Bishop's take on 'homily abuse' stirs debate
MANILA, Philippines – More than 38,000 readers shared and dozens of them commented on Lingayen-Dagupan Archbishop Socrates Villegas' criticism of "homily abuse," as posted on Rappler.
Many readers praised Villegas for hitting "long, winding, repetitious, boring, unorganized, unprepared, mumbled homilies," in a message to the priests of the Archdiocese of Lingayen-Dagupan on Holy Thursday, April 2. (READ: Bishop to priests: 'Stop the homily abuse')
A number of them, on the other hand, urged Catholics to be more understanding of less eloquent priests.
What these comments have in common is this: Catholics want their priests to deliver better homilies.
Pope Francis himself, after all, considers the homily "the touchstone for judging a pastor’s closeness and ability to communicate to his people."
In his most important document so far, the apostolic exhortation Evangelii Gaudium (The Joy of the Gospel), Francis wrote: "We know that the faithful attach great importance to it, and that both they and their ordained ministers suffer because of homilies: the laity from having to listen to them and the clergy from having to preach them! It is sad that this is the case."
"The homily can actually be an intense and happy experience of the Spirit, a consoling encounter with God’s word, a constant source of renewal and growth," the Pope said.
Francis gave pointers such as the following: "The homily cannot be a form of entertainment like those presented by the media, yet it does need to give life and meaning to the celebration. It is a distinctive genre, since it is preaching situated within the framework of a liturgical celebration; hence it should be brief and avoid taking on the semblance of a speech or a lecture."
Echoing Francis, Villegas wrote, "Homily abuse can harm souls."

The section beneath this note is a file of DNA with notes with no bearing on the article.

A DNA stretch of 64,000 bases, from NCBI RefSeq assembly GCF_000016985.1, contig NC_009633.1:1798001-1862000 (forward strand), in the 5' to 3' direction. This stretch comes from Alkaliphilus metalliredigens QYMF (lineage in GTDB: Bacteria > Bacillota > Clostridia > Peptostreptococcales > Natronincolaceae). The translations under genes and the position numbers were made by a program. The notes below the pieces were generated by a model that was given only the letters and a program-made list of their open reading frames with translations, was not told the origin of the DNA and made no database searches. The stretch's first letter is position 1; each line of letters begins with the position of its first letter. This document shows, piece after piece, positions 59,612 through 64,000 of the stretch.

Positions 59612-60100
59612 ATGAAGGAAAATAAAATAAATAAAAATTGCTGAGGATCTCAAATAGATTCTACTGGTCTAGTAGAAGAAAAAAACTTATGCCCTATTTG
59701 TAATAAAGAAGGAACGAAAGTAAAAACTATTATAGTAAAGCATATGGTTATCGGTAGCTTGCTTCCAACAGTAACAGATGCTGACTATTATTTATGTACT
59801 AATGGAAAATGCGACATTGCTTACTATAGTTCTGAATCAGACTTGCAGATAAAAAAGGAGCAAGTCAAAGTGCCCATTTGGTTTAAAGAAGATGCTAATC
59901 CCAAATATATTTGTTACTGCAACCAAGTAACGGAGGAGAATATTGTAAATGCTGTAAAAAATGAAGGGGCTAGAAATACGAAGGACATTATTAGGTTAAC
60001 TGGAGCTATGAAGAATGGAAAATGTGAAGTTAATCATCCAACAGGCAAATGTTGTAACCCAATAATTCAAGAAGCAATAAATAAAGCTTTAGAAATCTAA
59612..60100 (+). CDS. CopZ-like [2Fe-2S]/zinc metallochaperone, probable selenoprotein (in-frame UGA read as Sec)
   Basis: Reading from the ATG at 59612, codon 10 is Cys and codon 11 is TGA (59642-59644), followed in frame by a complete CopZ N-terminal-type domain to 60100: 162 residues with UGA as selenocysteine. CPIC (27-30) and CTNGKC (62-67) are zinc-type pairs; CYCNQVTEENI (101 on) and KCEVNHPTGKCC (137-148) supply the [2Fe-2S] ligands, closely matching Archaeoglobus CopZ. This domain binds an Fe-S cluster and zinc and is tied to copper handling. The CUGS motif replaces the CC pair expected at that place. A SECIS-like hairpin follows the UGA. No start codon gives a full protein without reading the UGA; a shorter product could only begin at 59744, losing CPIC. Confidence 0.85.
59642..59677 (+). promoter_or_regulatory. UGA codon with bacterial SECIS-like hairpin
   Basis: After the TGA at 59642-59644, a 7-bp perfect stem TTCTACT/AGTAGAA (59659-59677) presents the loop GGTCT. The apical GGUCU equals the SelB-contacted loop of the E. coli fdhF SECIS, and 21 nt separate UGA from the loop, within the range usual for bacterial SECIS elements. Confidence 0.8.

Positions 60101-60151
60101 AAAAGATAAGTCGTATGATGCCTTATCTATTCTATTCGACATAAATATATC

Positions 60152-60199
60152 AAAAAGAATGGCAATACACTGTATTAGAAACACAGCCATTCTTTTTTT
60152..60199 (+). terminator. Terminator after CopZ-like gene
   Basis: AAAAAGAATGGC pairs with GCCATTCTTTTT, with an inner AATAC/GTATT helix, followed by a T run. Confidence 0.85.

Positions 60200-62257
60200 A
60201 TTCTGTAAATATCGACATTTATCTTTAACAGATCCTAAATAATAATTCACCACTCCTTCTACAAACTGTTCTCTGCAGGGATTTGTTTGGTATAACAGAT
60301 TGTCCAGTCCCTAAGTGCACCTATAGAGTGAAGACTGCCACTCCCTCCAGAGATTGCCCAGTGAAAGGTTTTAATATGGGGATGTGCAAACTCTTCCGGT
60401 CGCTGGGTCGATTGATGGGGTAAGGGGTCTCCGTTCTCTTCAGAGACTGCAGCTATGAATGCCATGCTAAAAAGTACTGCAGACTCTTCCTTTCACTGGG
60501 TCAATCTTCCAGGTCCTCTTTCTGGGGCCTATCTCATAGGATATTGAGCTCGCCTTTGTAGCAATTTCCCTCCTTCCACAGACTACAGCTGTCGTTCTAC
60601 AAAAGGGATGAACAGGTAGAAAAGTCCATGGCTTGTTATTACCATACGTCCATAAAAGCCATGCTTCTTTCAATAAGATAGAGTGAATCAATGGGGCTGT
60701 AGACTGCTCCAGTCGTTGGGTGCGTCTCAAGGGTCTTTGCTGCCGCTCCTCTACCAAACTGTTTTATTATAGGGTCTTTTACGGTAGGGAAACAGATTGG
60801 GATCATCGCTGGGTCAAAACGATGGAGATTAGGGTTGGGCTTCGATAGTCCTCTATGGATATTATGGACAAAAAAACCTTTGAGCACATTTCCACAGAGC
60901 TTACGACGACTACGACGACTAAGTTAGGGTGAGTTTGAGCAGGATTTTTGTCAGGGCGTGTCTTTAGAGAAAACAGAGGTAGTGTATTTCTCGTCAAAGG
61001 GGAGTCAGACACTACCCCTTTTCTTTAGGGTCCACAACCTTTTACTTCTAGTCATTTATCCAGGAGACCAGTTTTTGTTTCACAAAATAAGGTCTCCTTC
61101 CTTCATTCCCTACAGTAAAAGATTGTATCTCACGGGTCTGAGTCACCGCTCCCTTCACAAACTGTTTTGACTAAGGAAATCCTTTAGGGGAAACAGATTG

'Stop the lecture'
Villegas' speech on Holy Thursday prompted Rappler readers to share their views about homily abuse.
Reader Zoilo Andin said homily abuse "may cause those attending Mass to sin, out of irritation and frustration."
Ferdie Cruz said "5 minutes will do" for a homily.
"Concentrate on one or two specific ideas the faithful can bring home with them for further reflection. And please stop those long announcements toward the end of the Mass. We become hostages of these priests who do not want to give the final blessing until all those announcements are read," Cruz said.
Pocholo Maliksi said priests "are supposed to be preachers, not teachers." He said, "Stop the lecture. Start to inspire."
Twitter user @urkrib, however, said while homily abuse "surely needs to be addressed," this problem "should be addressed among them in private."
Peter Prieto, on the other hand, said he was always taught to "look beyond the priest."
"They are ordained ministers of God, so there will always be wisdom to pick up however shallow, repetitive, and unprepared the homily is. The Holy Spirit has anointed priests to speak God's truth. A simple word, a simple phrase, is all that the people need to hear from a priest, and it may speak volumes of God's grace," Prieto said.
Bernard Buela said he agrees with Villegas, but said people should remember "that priests are ordained for the ministry of administering the sacraments, and not really to become public speakers."
"At the end of the day, I listen to God speaking to me through the homilist, not only from his eloquence, but also from his flaws and other limitations. At times, or more often (?), I think God challenges us to listen to Him regardless of the liturgical atmosphere and conditions. God is ever-present in good times and in bad," Buela said.
What about you? What do you think about homily abuse? Share your thoughts in the comments section below! – Rappler.com